Coleen Hanna said...

Dick, I know you are not on Facebook. I am, and my news scroll is screaming with inaccuracies you mentioned. One woman I worked with in my last career sounded as if she was looking for reassurance. I tried to give it to her with some mention of probabilities. She responded with something along the lines of, "Oh I know that but I want to focus on how stupid everyone has been--the government, that nurse, those hospital employees, etc. I hope you don't mind my rant." Despite a lot of examples of past government incompetence (e.g. Katrina, VA hospital system, rollout of Affordable Care Act, and more), people are still quite dependent on the government having no missteps.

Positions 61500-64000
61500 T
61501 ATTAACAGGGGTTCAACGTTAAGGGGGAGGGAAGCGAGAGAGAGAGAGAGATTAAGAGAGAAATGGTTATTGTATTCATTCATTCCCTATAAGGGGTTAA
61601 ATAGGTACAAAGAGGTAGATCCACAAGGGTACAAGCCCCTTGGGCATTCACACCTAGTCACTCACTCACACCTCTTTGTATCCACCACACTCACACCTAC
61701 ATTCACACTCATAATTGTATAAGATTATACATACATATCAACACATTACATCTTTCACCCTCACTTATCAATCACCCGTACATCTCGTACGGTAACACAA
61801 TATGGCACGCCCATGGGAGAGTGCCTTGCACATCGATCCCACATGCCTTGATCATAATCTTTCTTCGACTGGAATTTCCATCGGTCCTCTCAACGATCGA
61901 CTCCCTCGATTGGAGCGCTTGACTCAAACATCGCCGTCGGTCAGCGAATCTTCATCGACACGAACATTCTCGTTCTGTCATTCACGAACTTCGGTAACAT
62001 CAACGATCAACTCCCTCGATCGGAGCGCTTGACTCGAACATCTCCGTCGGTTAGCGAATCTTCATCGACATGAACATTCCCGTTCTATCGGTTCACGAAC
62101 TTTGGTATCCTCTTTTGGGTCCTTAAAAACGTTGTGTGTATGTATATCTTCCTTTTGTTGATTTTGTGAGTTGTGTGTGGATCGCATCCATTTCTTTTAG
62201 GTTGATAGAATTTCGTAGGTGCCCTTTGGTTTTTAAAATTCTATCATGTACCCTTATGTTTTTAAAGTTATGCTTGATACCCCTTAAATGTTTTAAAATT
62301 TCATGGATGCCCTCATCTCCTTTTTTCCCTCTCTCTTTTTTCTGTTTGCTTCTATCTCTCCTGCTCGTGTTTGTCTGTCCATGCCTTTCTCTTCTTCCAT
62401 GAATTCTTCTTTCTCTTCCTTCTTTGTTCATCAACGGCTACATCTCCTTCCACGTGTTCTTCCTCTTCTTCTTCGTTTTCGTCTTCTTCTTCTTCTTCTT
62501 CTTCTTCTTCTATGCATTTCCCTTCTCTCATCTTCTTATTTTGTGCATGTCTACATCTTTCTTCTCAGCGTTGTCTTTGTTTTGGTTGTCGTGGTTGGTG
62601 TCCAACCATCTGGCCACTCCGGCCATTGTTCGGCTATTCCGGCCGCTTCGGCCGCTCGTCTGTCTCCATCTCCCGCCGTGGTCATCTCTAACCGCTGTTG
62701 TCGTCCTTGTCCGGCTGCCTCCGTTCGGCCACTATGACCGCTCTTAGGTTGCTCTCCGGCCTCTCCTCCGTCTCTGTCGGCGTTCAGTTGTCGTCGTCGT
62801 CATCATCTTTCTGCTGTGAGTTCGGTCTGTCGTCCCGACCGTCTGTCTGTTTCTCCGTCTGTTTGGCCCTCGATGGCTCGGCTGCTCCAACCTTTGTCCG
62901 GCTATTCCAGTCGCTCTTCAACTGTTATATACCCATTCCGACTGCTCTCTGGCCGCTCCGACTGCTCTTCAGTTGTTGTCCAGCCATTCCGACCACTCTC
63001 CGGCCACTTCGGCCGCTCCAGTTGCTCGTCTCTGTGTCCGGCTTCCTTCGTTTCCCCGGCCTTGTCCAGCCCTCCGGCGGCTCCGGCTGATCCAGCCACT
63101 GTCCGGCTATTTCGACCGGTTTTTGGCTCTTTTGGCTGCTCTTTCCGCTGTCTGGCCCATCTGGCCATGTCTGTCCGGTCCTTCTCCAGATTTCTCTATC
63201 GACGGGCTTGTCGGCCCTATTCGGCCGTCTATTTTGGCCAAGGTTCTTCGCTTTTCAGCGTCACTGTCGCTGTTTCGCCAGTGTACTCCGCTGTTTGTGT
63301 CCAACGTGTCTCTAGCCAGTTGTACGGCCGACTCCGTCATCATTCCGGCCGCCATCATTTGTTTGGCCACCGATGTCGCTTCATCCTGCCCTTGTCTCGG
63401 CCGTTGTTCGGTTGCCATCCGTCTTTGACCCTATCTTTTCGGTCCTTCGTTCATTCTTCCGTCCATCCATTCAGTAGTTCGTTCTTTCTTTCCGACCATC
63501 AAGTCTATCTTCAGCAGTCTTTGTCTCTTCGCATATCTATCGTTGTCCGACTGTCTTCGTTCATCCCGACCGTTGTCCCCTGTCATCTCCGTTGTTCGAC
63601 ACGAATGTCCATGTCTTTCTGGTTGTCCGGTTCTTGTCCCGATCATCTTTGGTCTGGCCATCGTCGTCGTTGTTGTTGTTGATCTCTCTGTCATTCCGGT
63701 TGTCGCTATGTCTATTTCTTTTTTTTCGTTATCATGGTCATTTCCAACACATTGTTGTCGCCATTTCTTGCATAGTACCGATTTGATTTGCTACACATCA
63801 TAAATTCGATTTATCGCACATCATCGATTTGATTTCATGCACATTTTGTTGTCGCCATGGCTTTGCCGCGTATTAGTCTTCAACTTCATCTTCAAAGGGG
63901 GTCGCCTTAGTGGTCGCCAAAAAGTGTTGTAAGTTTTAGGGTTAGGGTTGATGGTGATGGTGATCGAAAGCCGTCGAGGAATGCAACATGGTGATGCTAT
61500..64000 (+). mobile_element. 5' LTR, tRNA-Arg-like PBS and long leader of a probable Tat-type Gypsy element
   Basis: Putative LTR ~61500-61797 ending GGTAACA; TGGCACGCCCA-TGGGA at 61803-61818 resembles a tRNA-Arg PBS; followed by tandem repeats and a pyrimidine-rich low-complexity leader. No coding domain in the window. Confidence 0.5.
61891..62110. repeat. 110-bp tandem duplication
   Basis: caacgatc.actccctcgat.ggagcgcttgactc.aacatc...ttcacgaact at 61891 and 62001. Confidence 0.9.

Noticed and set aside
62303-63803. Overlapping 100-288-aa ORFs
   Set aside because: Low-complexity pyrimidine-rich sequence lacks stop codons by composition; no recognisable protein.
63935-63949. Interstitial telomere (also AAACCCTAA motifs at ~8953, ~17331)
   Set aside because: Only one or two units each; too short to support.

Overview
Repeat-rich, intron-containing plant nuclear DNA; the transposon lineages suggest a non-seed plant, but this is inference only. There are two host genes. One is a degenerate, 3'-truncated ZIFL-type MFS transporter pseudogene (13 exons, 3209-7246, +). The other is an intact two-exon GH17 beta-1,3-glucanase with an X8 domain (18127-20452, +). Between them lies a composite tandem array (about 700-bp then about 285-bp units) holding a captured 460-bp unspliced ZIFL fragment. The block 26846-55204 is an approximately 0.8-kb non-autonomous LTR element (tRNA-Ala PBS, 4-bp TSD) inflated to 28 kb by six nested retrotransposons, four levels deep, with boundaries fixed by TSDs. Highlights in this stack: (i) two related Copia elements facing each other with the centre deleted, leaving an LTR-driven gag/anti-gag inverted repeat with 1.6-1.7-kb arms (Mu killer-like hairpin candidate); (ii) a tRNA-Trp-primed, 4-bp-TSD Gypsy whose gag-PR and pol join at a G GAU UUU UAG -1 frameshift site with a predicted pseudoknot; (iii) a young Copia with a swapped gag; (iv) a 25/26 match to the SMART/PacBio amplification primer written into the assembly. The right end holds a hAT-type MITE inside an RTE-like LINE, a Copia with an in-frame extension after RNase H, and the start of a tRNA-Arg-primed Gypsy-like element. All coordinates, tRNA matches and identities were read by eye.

I am currently in a medical program at school, and I mentioned in class that Ebola can only be contracted via bodily fluids such as sweat, saliva, semen, blood, etc. Boy did the class turn on me. Someone said that one can contract Ebola by touching a doorknob that someone with Ebola symptoms has touched. The teacher did not correct her.

Richard Sherman said...

Coleen -- that is a little disturbing that your classmates rejected the facts. But then this often seems to be the case these days of willful ignorance. Still, it fits the bounded rationality model very well, as Slovic would point out -- emotional reactions to the "dread" factor lead to overestimates of risk.

BTW I do have a joint Facebook page with my wife -- look for Richard-Karen Sherman.